How to Fix an Election

September 16th, 2002

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About once a month I join my fellow native Floridians in a massive group cringe as the latest piece of staggeringly shameful Sunshine State news rockets its way around the planet.

The latest election embarrassment hit me harder than most Florida fiascoes because Human Computer Interaction professionals and journalists were to blame, and I’m an HCI geek and an ex-reporter.

We didn’t learn a thing when Florida made itself the butt of barroom jokes from Stockholm to Singapore by ruining the 2000 presidential election. We made the same mistakes last week.

Let’s reflect on this for a moment, before we botch another election.

The media overlooked the core problem behind the gubernatorial election screwup, just as they did in the stories about the presidential-campaign butterfly-ballot screwup. This oversight will not recur if Human Computer Interaction professionals do their job, if they explain to the media and the public the importance of involving users in technology design.

Here’s the core problem: the vote-handling system in question doesn’t work; it fails because it was not designed for the people who use it.

Rather than dealing with this, most news stories focus on whether voters and poll workers were trained long enough, whether laws were broken in the handling of votes, how results were analyzed, whether there’s a conspiracy afoot to steal the election, and so on. These latter questions are important but they’re secondary to the core problem; whether or not you have a conspiracy on your hands, you still have a broken ballot system.

The New York Times editorial page echoed most news outlets Sunday in its analysis: “…it appears that most of the problems were caused by improperly trained workers and by voter confusion.”

This is like saying the World Trade Center fell because the weather got really hot for a few hours in those middle floors.

Dade County may have dropped the ball in training poll workers. But when people are expected to undergo 12 hours of training before they can operate a simple ballot machine, something is horribly wrong.

Reporters, like the rest of us, expect new technologies to be complicated and difficult to use. After decades of wrestling with the blinking “12:00” on the VCR, who can blame them for forgetting the whole point in designing computerized ballot systems: to make them easier to use and less error-prone than their predecessors?

More about HCI

Professional organizations involved in HCI:

  • Human Factors and Ergonomics Society
  • Usability Professionals’ Association

    Clearinghouses of HCI news, Web sites and knowledge:

  • HCI Bibliography
  • Why were the ballot devices so confusing? Because the designers failed to bring the voters and poll workers into the design process.

    Most people don’t understand that the years of intense training and hard work that turn a person into a talented, capable engineer simultaneously convert that person into a special sort of creature. Such creatures can build fantastic devices that give us wonderful powers, but in mastering these technical intricacies they lose the ability to see the world through the eyes of a regular person.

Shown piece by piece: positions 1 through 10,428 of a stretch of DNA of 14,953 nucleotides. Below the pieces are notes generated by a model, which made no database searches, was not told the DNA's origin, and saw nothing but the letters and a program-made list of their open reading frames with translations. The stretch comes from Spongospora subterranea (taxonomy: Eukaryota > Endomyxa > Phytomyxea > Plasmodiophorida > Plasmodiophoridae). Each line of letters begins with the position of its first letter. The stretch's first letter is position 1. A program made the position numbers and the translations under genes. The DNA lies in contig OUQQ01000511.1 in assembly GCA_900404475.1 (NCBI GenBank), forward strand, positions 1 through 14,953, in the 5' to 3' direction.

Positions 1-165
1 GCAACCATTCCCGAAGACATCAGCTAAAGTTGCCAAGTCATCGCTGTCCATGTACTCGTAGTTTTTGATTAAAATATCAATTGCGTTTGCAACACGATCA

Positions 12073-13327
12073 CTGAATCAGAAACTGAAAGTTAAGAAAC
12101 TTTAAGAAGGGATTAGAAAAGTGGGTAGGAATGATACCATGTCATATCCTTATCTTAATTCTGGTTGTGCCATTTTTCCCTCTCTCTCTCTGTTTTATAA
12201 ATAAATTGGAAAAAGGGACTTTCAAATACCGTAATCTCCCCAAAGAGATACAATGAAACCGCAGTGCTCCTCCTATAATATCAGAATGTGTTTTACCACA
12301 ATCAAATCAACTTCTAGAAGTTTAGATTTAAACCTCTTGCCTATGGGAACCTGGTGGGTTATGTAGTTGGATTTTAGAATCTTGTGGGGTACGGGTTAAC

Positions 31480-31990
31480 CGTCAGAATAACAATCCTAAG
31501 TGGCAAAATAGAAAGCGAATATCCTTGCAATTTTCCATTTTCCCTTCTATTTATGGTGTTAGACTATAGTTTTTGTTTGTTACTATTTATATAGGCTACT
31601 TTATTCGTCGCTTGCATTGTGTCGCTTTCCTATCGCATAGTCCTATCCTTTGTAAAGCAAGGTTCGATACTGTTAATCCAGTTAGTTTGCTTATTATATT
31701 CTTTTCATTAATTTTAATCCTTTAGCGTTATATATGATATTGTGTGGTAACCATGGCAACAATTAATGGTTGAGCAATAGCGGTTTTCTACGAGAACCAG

So if these creatures develop a tool completely on their own, if they presume to understand the regular people who will use the tool, those regular people will invariably end up with a tool that confuses the hell out of them.

    At best, regular folks will let that annoying “12:00” keep blinking because setting that clock is such a hassle. At worst they’ll press the wrong button and crash an airplane or bungle an election.

    Human Computer Interaction workers understand all this because they’ve watched this typical cycle of failure unfold countless times to produce countless unusable products. HCI workers study a tool’s intended users, and they involve those users with engineers during the design process to ensure that the tools will work for their intended audience. They tailor tools to users, so that nobody has to take a 12 hour class before using a simple voting booth.

    Most reporters have never heard of a Human Computer Interaction professional, so who will a reporter call regarding the design and implementation of new voting technologies? At best, she’ll call the engineers who built the ballot machines and who, in the case of a fiasco like this, are out of touch with their audience and honestly view the problem as a lack of training, a lack of tailoring the users to the tool.

    So the media never understand this: tools that work are tailored to their users. From the ground up.

    So the public, and the civil servants who purchase voting machines, never recognize the real problem.

    So more votes go uncounted.

    Journalists need to learn what Human Computer Interaction professionals do; they need to consider the HCI perspective when covering stories about failing systems and confusing tools, so the public and the government can solve these problems. Before this can happen, Human Computer Interaction people need to educate media people about their profession.

    Let’s fix this problem. Spread the word.

    – Sean Savage

    (A footnote: for the best coverage of this election see Carl Hiaasen’s take).

    (Update: A version of this essay was published in the the Association for Computing Machinery’s SIGCHI Bulletin. Details here.)

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